Margvelashvili about Hybrid Threats of Georgia
By Vladimer Napetvaridze
Thursday, March 22
On March 20, President of Georgia Giorgi Margvelashvili underscored the importance of country's security strategy against hybrid threats. The president has held a meeting with the British Government Adviser on Security and Crisis Management Issues, Sir Garry Johnson to discuss the regional security and Georgia’s national security system. According to Margvelashvili, Georgia’s national security system is unable to adequately respond to current challenges and hybrid threats and it is especially alarming considering the security threats Georgia is facing today. Margvelashvili noted that As a result of the legislative and governmental changes implemented in the country, Georgia’s national security system responds less adequately to challenges than before and requires corrections and therefore engagement of Georgia's partners, including the UK, in the development and improvement of Georgia’s national security system is crucial.
The President Margvelashvili mentioned the security issues of Georgia, on a farewell meeting with the Ambassador of the U.S. Ian Kelly. ”Considering escalated threats when democracy and freedom of Georgia and other leading states in the region have to be protected, adoption of Georgia Support Act and advancement of the US-Georgia relations are crucial to overcome the existing challenges,” - Margvelashvili stated.
What is a hybrid threat and why it carries importance for the safety of the country? The hybrid threat is considered as an attack when the enemy together with military forces, uses cyber attacks, media, and other means simultaneously or in combination with different combinations to achieve the desired goal.It involves synchronised use of military and non-military means against specific vulnerabilities in order to affect its opponent. Its instruments can be ratcheted up and down simultaneously, using different tools against different targets.
Any conflict in contemporary world is a hybrid warfare because any side has a number of ways to attack an opponent. In case of Russia-Georgian confrontation, together with the crawling occupation, Russia uses different means to negatively influence Georgian society's pro-western attitudes. Propaganda is an important component of the Kremlin foreign policy. A number of internet based TV channels, print publications, websites, non-governmental organizations and political groups are financed from Russia, to distribute anti-Western messages. These are main tools of Russian hybrid threats in Georgia:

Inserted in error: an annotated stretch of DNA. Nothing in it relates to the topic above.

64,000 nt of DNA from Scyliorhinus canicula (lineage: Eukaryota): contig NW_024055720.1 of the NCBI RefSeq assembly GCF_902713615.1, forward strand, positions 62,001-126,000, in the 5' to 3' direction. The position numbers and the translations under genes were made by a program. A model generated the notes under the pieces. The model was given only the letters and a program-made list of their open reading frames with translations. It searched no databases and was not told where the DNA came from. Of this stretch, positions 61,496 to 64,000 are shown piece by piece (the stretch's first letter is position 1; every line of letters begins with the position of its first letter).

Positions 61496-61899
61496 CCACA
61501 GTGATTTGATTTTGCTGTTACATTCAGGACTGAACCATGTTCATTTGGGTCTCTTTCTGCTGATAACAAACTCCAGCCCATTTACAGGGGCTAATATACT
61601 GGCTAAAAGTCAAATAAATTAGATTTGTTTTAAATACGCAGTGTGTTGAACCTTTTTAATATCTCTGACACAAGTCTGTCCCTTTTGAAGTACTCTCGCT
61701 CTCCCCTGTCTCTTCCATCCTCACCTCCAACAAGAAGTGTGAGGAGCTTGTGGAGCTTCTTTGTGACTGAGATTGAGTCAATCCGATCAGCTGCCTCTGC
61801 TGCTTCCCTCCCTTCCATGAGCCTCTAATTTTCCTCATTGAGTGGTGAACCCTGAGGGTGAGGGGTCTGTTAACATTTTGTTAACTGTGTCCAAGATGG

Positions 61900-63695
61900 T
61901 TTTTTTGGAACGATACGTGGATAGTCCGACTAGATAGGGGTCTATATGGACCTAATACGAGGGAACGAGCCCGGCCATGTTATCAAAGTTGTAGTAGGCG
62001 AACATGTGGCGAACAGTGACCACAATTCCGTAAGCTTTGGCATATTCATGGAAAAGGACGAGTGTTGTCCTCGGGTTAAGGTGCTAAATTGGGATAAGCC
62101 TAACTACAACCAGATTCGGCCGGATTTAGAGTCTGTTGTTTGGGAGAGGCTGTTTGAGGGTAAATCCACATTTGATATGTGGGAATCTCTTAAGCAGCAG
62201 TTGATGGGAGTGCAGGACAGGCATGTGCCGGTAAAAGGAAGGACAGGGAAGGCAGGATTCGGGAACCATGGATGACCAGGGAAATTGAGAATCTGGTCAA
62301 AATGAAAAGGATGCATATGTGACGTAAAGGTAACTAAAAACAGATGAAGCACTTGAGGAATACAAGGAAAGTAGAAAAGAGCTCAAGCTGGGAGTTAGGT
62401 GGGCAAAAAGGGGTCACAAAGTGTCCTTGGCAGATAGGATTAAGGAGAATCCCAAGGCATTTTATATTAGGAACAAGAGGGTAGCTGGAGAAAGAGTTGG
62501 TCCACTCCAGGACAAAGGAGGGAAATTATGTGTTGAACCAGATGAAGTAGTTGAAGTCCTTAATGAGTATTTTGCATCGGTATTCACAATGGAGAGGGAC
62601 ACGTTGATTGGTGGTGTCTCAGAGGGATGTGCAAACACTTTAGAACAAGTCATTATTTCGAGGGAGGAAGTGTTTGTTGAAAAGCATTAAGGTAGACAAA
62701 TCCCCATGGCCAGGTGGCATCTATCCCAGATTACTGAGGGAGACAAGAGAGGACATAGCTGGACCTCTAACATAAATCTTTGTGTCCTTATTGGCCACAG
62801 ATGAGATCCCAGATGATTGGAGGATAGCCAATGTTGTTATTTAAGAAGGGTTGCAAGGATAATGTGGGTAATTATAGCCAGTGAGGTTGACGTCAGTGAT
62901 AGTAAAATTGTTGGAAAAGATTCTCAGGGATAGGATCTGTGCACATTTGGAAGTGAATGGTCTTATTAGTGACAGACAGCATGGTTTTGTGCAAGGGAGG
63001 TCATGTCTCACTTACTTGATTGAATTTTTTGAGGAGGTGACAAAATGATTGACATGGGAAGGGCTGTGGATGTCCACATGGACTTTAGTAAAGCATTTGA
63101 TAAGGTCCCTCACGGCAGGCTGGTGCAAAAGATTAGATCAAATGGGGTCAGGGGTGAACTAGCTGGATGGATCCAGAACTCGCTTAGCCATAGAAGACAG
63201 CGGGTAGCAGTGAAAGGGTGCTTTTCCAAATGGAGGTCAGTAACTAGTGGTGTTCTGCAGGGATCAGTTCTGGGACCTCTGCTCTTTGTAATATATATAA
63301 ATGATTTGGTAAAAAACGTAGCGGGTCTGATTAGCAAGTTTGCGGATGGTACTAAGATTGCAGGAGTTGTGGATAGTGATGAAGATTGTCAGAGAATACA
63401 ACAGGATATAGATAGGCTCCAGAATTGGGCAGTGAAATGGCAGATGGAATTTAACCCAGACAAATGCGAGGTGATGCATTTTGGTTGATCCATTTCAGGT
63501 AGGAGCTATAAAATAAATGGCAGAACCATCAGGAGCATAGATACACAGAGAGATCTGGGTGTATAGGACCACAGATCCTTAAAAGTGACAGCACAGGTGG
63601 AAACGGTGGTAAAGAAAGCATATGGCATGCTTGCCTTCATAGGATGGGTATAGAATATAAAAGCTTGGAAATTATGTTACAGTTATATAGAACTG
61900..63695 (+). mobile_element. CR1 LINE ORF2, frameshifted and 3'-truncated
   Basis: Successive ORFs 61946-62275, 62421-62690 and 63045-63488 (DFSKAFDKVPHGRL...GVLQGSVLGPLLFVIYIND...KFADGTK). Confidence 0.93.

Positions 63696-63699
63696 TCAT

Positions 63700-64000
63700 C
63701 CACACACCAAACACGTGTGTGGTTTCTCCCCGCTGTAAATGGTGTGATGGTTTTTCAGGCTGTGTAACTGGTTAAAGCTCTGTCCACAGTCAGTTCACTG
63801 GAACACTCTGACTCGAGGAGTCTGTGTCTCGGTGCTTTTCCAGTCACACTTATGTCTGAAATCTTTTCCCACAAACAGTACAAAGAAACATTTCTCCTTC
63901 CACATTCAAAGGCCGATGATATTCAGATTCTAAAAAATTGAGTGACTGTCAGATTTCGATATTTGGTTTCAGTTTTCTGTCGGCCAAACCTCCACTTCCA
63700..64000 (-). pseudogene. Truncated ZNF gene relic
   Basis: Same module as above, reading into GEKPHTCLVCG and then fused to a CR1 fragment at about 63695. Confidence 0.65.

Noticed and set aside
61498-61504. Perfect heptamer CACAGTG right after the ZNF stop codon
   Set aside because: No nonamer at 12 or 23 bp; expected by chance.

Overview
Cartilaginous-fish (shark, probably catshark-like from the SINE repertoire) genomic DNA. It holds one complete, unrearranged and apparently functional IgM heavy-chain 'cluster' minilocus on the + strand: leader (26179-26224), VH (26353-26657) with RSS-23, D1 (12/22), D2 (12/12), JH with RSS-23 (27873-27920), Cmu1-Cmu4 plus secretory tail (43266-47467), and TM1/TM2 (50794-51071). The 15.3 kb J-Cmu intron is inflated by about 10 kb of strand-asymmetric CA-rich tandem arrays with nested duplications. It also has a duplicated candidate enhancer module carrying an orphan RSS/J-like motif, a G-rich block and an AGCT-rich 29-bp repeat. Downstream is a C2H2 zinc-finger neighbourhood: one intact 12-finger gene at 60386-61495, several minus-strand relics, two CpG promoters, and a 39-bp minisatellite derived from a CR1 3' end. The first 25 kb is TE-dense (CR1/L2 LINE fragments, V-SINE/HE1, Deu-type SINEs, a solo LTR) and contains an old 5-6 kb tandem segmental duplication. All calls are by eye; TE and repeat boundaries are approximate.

Media Organizations - According to the 2016 survey by the National Democratic Institute (NDI) - 47% of Georgian TV audience watches Russian channels, the most popular of which are TV HTB, ORT and RTR;
Non-Governmental Organizations- Kremlin propaganda also relies on a network of nongovernmental organizations, which organize information meetings and spread anti-western messages;
Political Parties- A number of political parties and political figures directly or indirectly spread Kremlin propaganda.
The main goal of Russia is to reduce the pro-western attitudes in the Georgian society through the spread of disinformation and anti-Western stereotypes, as the public opinion largely determines the state foreign policy.
One of the most important state agencies against hybrid threats was the State Security and Crisis Management Council, which was the highest political authority in terms of determining Georgia’s security threats. The members of the Council were – Prime Minister, Minister of Finance, Minister of Internal Affairs, Minister of Defense and the Minister of Foreign Affairs of Georgia. The Council assessed internal and external national security threats, and provided the Prime Minister with the framework of essential measures to predict, expose, prevent and neutralize threats to vital national interests.
In November 2017, the State Security and Crisis Management Council was merged with the Emergency Management Service, which will be focused on operational management of crises but not on a strategic discussion and coordination of security policy. This fact caused controversy part among Georgian experts because they believed that Georgia could not respond adequately to the existing challenges, the Russian occupation, and the hybrid war, as the country would no longer have a coordination mechanism at the highest political level.